Drone Planting for Moonhack
Scratch, it’ll always be our fave! It’s the easiest place to start for newbies of any age, it gives immediate success (no grammatical errors to stop your project from working) and it’s intuitive and accessible (available in a bunch of different languages!)
This Scratch project is one of our favourite too!
This past summer has been one of the most traumatic for our community in Australia; bushfires, hail, floods. Our natural environment has taken a beating!
We created this game to simplify the tech around deforestation into a gamified and kid-friendly solution. And, what’s better — this product is real! US company Droneseed does exactly this! Check out their video below:
Here in Australia, a lot of Australian natives actually regenerate on their own after fire. So, while some of this tech wouldn’t be necessary, it’s a great example of how we could bring tech into the real world and build opportunities beyond just bush regeneration.
What about communities that have been victims of dust-storms that have removed all trace of native grasses? Or if introduced species have destroyed native flora?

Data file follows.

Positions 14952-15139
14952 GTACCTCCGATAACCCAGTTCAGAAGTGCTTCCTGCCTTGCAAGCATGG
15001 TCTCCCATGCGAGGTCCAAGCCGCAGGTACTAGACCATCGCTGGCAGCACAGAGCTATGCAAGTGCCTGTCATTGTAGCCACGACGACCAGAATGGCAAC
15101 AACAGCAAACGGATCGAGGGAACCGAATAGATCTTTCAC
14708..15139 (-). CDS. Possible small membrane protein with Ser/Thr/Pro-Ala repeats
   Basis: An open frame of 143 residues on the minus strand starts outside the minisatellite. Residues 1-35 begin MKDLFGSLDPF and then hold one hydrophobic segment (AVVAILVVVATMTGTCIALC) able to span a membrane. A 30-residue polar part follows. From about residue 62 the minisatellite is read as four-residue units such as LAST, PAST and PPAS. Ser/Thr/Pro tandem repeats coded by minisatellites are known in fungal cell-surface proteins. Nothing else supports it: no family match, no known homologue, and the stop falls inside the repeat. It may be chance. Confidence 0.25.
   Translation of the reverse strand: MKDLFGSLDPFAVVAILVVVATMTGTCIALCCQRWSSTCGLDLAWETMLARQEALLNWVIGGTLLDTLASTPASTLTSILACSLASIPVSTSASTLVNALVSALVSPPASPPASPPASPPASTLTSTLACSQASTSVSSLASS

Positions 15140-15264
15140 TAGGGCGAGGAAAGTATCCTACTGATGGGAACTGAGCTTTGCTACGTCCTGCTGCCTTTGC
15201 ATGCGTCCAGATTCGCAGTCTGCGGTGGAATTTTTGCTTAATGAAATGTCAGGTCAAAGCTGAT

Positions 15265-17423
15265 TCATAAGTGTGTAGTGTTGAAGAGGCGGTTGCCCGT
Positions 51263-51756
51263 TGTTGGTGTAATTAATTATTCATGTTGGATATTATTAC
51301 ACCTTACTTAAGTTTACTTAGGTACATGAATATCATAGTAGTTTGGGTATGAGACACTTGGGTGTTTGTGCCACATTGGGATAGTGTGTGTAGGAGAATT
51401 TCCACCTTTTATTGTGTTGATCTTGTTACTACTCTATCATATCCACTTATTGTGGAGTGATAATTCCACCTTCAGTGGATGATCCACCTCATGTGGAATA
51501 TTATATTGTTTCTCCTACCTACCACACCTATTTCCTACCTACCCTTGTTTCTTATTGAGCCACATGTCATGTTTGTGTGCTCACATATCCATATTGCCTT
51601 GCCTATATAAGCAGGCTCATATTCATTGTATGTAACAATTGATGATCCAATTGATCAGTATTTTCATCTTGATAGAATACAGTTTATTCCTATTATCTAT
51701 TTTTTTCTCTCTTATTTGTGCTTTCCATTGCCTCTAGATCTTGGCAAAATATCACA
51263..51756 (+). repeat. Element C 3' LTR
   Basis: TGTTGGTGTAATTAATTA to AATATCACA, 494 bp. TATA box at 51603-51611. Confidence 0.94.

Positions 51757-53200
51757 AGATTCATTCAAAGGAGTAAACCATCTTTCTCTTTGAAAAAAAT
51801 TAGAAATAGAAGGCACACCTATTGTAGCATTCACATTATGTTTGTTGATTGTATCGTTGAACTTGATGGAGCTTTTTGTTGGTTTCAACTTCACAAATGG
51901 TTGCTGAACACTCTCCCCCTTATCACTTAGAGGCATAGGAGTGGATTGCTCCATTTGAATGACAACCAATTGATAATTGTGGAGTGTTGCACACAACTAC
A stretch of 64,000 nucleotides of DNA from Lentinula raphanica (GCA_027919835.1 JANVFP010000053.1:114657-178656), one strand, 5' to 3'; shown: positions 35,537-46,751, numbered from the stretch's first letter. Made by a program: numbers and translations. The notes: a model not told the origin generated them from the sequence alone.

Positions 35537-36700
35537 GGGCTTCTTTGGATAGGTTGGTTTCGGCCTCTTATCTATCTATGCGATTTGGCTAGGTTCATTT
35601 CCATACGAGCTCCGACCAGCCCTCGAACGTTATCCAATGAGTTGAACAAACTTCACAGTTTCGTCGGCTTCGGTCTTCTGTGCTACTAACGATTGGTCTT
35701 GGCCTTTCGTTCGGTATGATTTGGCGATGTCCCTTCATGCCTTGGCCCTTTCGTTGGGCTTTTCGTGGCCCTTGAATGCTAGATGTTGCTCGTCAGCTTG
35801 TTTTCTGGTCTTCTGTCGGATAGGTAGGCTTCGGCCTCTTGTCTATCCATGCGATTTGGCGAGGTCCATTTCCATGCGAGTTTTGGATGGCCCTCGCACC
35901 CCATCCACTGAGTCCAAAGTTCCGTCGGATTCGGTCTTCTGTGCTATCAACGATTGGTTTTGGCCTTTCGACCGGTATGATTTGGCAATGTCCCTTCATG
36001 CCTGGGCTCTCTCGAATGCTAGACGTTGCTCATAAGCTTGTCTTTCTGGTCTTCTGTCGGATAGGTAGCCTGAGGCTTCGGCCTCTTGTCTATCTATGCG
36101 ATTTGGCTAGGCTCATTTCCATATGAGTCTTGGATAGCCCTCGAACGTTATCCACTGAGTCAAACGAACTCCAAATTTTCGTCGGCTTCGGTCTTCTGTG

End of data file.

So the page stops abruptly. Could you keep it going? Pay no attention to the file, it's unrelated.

Perhaps there are ways to add these extra ideas into your game? The great thing about Scratch (and any coding) is that these lessons are just the building blocks to build something bigger, better and all about you!
This Scratch project is the perfect start for new coders.
It’s not too complicated, and it’s GREAT fun! This game is perfect for beginner and intermediate Scratch users.
The project instructions are available at Moonhack.com/projects
If you’re an offline Scratch user, you can download the Starter Project first, or add your own sprites — just the drone, and then a tree sprite with multiple costumes.
If you’re a teacher, this is a great one to get kids started on coding in your classroom. For more info check out our curriculum blog post.
How could you extend this project? Every project has challenges to help extend students beyond the existing lesson. But there are other ways you could build on this too.
Maybe once the ground is full of seeds you need to fertilise them to make them grow? And then water them?
Register your participation in Moonhack at moonhack.com. Don’t miss out on being counted!